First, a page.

Is a life of pleasure good for us? Is pleasure something that we should all pursue? There are some who think that pleasure is the most important thing in life. John Stuart Mill is, perhaps, the grandfather of this notion, at least in its modern expression. But, I have always found the way in which Mill speaks about pleasure betrays an unsophisticated understanding of it on his part.
Mill is best known for his moral theory, Utilitarianism. At one point, he tries to defend it from the accusation that it is a philosophy fit only for swine. Mill argues, quite rightly, that human beings have faculties that are more elevated than animal appetites. Thus, we are capable of pleasures that are qualitatively superior to the pleasures that animals are capable of. To establish and articulate this distinction between higher versus lower pleasures, Mill appeals to the notion of a competent judge as the means by which we are to distinguish between which pleasures are of a higher quality and which are of a lower quality. He says:
Of two pleasures, if there be one to which all or almost all who have had experience of both give a decided preference, irrespective of any feeling of moral obligation to prefer it, that is the more desirable pleasure.
Distinguishing between pleasures
Clearly, Mill is appealing to the fact that higher pleasures feel different from lower pleasures. They are more profound perhaps. And because of this, we can distinguish them in feeling. Besides them feeling different however, what else can we say about their difference? Are they substantially different from one another such that we could point their difference out by some means other than a report on which feels better? Mill says that there is no other way. Mill says that there can be “no other tribunal” to distinguish between the quality of pleasures, since there is no other tribunal even on the question of the quantity of pleasure (Mill, 2016). We see then that Mill does not provide an explanation of the difference; he merely observes that there is a difference.
And we should assume that the two sorts of pleasure must be ontologically distinct if they feel so significantly different that it is possible to ground a qualitative distinction on the basis of this difference in feeling. It is odd to think that feelings that differ to such an extent can be of exactly the same ontological sort. Mill refers to higher pleasures as the gratification of our higher faculties, as apposed I suppose to lower pleasures as the gratification of our animal appetites. And in this sense, they are ontologically distinct from one another as they are each the gratification of a human need of a different sort, the lower to the lower sort, the higher to the higher sort. But, they are both considered to exist as the gratification of a need. And in this sense, they are ontologically alike.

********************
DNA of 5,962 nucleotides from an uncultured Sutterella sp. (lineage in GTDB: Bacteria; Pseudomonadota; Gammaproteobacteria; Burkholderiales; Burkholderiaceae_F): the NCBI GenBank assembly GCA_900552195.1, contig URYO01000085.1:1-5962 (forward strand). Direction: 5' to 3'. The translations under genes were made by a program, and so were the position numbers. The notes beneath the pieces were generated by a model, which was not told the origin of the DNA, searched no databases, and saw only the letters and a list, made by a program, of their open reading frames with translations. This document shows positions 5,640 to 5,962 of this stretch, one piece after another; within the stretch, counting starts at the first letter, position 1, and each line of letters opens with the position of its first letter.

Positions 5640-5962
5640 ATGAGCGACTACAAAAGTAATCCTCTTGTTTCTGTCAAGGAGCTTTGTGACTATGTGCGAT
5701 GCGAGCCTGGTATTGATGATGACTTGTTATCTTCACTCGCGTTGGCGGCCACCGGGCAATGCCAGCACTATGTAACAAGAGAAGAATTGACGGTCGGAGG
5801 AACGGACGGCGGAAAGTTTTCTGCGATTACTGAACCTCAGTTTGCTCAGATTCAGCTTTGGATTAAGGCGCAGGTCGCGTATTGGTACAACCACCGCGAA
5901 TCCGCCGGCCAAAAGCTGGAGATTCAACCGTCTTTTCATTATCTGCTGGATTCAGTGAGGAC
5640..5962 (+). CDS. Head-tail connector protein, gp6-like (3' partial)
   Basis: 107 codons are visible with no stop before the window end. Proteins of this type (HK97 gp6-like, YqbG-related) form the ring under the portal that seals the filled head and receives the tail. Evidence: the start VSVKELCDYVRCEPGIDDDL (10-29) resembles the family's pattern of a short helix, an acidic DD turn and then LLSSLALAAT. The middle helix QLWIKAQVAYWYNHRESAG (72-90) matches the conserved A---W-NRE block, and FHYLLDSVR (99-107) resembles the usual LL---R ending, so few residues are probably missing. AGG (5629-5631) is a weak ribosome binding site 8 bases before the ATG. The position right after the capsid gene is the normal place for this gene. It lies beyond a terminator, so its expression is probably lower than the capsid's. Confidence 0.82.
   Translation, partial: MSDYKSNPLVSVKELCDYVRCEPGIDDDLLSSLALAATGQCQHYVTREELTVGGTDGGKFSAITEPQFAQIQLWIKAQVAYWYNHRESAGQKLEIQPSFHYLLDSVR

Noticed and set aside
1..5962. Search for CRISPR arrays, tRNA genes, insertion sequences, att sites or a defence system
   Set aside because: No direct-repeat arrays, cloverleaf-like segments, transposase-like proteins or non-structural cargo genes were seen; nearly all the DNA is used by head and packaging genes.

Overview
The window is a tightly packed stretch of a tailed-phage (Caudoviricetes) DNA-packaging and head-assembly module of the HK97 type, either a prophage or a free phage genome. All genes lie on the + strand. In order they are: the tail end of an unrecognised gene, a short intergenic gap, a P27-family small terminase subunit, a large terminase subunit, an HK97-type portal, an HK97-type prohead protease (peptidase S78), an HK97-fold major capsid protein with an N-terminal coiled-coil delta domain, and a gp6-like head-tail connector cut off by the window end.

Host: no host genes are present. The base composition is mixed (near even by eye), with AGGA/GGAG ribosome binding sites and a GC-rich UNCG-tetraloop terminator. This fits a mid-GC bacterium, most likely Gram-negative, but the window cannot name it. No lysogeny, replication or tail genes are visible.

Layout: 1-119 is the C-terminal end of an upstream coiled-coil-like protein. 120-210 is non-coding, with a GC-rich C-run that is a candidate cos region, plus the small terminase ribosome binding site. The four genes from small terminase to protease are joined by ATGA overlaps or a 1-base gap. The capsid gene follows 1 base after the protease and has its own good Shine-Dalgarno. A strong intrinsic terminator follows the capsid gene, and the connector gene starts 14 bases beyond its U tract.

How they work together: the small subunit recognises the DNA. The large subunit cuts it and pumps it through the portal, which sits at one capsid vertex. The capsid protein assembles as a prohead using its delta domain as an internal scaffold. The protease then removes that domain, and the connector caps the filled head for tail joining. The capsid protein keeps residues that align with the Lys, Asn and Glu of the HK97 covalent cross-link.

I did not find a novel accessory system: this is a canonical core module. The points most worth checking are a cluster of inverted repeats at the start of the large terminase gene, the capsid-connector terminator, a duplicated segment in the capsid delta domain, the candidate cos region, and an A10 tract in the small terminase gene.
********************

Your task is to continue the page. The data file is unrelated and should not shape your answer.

Pleasure can be defined as..
I am not sure what Mill’s ultimate ontology of pleasure is, and he may perhaps have written more extensively about it elsewhere. But from his discussion on Utilitarianism I think we can distil the following position on the ontology of pleasure. Pleasure is either itself the gratification of a need, or the experiential state produced by the gratification of a need.
Human beings have animal appetites and higher faculties. Both of which have needs associated with them and it is the gratification of these that either is, or produces pleasure. Even putting Mill aside, I believe that this is a reasonably accurate reflection of what most modern hedonists would take pleasure to be. And this means the same as saying that pleasure either is, or is produced, by the satisfaction of our desires. Since a need is of the same sort as a desire, and “gratification” is synonymous with “satisfaction”. We could sketch the ontological picture as this:
The origin of the feeling
I think what is most significant to note about this ontological picture of pleasure is that it does not bestow on pleasure the substance of being needed to ground normativity in any sense. Each pleasant experience is ontologically limited by contradictions in its own nature. On this picture, for there to be a pleasure, there must first be a desire/want/need. It is the nature of a want to be experienced as in some sense painful. For example, an itch that needs to be scratched. These pleasures then are ontologically dependent on the existence of pains. Desires are an emptiness in your being; that seeks to be filled.